And it may not work. February may roll around and find me just as messed up, or worse, than I feel now. If that happens, I may need to toss in the towel and resign myself to either a life on this stuff, or having to face 'drug roulette' again to find some other medication that does the job without messing me up worse. Drug roulette (Here! Let's try THIS for a few weeks and see how you do!) is one of those special kinds of hell. I am not eager to repeat it.

Trying to wean off of Klonazepam (Klonopin) at all does have side effects, and these interfere with my function. It is one contributing factor in why there is no comic this week. I thought you should know.

Am I wise or foolish to try to get off this drug? I don't know. I know I want to not have to take this stuff, and I remember what hell I went through just to find it to replace Xanax, which is even worse, long term. I think that, as long as I take it really, really slow, and watch myself carefully, it is worth at least a try. It would be wonderful if I could just find a way to live on half of my current dosage. Just to get half of my former awareness, memory, and quickness of mind from 14 years ago would be wonderful. Imagine the comics I could draw then!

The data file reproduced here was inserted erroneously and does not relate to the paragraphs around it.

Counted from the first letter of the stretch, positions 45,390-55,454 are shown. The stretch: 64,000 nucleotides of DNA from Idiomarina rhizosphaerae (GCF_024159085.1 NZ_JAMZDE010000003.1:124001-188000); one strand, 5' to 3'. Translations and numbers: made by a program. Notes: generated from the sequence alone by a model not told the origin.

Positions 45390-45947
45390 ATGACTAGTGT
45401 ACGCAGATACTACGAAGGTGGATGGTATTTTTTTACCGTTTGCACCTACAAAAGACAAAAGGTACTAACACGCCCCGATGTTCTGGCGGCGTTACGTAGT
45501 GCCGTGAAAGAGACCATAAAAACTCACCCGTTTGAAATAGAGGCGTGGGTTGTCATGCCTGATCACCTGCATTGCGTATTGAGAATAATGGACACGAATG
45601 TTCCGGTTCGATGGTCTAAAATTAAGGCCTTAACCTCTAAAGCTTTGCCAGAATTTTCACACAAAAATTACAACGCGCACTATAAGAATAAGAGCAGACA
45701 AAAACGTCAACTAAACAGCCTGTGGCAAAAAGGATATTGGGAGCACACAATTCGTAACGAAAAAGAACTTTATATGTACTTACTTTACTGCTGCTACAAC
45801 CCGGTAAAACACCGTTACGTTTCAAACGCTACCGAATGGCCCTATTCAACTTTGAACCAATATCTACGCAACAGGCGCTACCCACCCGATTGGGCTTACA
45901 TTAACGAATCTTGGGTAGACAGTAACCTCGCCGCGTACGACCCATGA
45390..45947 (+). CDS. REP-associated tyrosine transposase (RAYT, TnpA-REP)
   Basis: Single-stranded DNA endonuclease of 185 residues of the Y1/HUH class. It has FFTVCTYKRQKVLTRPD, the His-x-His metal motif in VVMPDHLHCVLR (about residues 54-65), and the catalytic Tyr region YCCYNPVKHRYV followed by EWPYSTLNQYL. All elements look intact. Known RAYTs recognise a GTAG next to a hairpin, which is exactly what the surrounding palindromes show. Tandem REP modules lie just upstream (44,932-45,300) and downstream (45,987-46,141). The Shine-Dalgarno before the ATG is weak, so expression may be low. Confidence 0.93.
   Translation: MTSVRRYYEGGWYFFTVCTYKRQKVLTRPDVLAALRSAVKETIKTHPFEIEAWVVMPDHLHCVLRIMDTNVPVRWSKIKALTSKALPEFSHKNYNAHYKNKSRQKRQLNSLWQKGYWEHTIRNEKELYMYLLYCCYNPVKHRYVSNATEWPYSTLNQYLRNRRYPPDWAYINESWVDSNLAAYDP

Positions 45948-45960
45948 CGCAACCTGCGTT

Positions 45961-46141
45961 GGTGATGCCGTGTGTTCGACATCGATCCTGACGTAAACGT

On the other hand, this is getting rougher as the days progress. I guess we'll see if I cave in before February or not.

One thing on my side is that, according to Sandi, and others, I am not a particularly addictive sort of person. That is to my advantage; then again, this shit is supposed to be very, very severe. I know I couldn't make it last time, but last time I rushed things too much. I'm taking it even slower this time.